Both children are doing school in-person this fall, though Greenwood schools pivoted to all-online learning on Nov. 19, with a plan to reopen schools Monday.
Colton, a first-grader, has an individualized education plan. He has a learning disability caused by a brain injury, Andrews said. He receives speech and occupational therapy at school.
Andrews and her husband decided to send both children to school rather than do online school this fall. She believed Colton especially was in danger of falling behind if he stayed online.
She hears people say schools need to go all online for the duration of the pandemic in order to protect students, teachers and school staff members. She understands the concern, but also worries what such a move would do to thousands of special-education students.
The law requires free, appropriate public education to each qualified person with a disability, and at least for special-education students, an online education isn’t equitable to an on-campus education, Andrews said. Services like speech therapy and occupational therapy — both of which Colton receives — aren’t as effective online as they are in-person, she said.
“You can’t force everybody to be virtual. It just won’t work,” Andrews said. “Special-education kids are going to fall further behind.”
Imrie, the Fayetteville mother, said she felt compelled to enroll Zane in online school because of his behavior. He frequently sticks items in his mouth. He loves touching and hugging people, so no social distancing for him. Keeping him home seemed the better option, she said.
Online school raises other challenges.
“We have spent the entire semester understanding how you conduct yourself in a Zoom meeting, how do you handle Google Classroom,” Imrie said. “He needed training on how to do school now.”
People with autism typically struggle with social situations, and the online class meetings presented Zane a new way of interacting with others. Some teleconferences are with small groups where conversation is encouraged; others are large groups where he’s not supposed to say anything.
“So that’s been really hard to navigate and get him to understand what’s expected of him,” Imrie said. “And normally he would have a paraprofessional helping him through his day, and that’s not possible, so I’m trying to fill the role of that paraprofessional.”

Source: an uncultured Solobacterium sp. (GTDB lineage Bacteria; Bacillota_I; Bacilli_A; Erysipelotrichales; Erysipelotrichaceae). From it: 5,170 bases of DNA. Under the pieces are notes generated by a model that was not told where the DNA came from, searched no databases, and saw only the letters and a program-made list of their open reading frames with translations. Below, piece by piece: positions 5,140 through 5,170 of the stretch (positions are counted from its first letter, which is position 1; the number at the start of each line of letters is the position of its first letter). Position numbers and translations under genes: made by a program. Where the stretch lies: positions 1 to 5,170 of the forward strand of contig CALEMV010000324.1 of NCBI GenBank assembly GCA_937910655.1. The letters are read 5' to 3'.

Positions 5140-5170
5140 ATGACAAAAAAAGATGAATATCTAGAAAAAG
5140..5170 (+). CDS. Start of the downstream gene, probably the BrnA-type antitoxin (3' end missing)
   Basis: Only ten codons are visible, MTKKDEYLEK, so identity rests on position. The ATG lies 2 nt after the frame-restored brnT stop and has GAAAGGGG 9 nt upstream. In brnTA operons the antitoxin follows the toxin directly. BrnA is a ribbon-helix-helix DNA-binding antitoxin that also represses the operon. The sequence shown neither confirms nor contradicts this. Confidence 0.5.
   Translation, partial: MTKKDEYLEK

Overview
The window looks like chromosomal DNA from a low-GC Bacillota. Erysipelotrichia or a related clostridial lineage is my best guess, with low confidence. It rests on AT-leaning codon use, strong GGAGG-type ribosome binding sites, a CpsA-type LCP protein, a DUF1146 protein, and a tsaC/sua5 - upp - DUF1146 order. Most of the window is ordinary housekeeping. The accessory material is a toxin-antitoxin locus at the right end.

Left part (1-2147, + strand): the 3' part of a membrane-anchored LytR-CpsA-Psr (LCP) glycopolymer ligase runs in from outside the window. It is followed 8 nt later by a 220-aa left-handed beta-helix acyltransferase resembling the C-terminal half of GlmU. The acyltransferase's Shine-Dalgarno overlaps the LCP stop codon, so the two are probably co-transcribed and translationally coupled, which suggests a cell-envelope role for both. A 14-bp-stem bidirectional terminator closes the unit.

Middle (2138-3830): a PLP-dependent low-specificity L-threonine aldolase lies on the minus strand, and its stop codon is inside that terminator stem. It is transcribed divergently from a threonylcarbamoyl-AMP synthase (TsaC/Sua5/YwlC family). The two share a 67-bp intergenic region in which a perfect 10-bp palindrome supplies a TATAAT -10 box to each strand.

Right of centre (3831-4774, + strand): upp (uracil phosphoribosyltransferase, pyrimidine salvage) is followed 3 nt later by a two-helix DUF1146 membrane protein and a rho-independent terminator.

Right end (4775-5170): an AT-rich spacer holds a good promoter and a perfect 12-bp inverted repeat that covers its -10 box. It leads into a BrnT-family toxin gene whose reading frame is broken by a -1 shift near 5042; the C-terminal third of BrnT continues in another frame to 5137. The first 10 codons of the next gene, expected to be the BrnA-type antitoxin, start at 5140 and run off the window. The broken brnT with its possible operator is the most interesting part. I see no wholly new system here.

She home-schools Elo, her first-grade son, who also has autism. He won’t keep a mask on, she said.
Imrie, meanwhile, holds down a full-time job as director of education and community outreach for the Botanical Garden of the Ozarks. She works from home, tackling her job while the kids are in bed, on the weekends or any spare time she can find. Her husband is a teacher in Prairie Grove.
“I know everyone is struggling, but parents of special-needs kids are struggling more than most,” she said.
The state required school districts to create contingency plans for special-education students in cases where those who were doing in-person learning had to shift to online school.
The task required many hours of additional work for teachers, said Amber Graham, a special-education teacher in the Searcy School District. The contingency plans outline exactly how the schools are going to serve their students in remote learning situations.
“It gives a lot of really good information so those parents have something, so they don’t have that freak-out moment we had back in March” when schools suddenly closed, she said.
Graham teaches at the Searcy Learning Center, which serves special-education students identified as needing help addressing their specific behavioral, social and academic deficits. Her students can come from all grades, and she teaches online and in-person students.
Searcy has 544 students receiving special-education services — approximately 14% of enrollment. Of those in special education, 120, or 22%, are online students, according to Stephanie Lawrence, the district’s special-education director.
Online school works for some of them.
“For others, no,” Lawrence said. “We’re tracking those students, and if they’re not being successful, we’re holding meetings to look at their IEPs to see why. And then, as a team, deciding if they need to come back on-site. We’ve had some come back because the parents say, ‘this is not working.'”
Health concerns override academic concerns for some parents, and they feel compelled to keep their children at home. Lawrence acknowledged that it’s likely students in online school won’t progress academically at the same rate as they have in the past. Staff members will provide additional services for those children if necessary, she said.
Graham said she spent the first several weeks of this semester showing her online students how to use the technology.
“It took a lot of instruction just to teach them to access their education,” she said. “Now we’re at the point where we’re starting to be able to actually teach.”
Graham, who is in her 10th year of teaching, said it feels like her first year because of how much she’s had to learn, especially about technology.
The Rogers School District serves 1,912 students with disabilities, 429 of whom are accessing their educations online this semester, according to Sherry Stewart, director of special education. The pandemic has brought some pleasant surprises and success stories, she said.
She talked about one boy who struggled with reading and disliked reading aloud at school, because he was afraid of what his peers would think. His confidence and reading skills skyrocketed during online, one-on-one sessions with his teacher, Stewart said.
Sonia Pena, 18, is a junior at Conway High School who has been an English language learner for four years. The spring school shutdown slowed her progress in learning English, she said.
“When I’m at home, the only thing I want to do is watch TV, sleep and eat,” she said. She and her family speak Spanish at home, whereas she tries to speak English at school.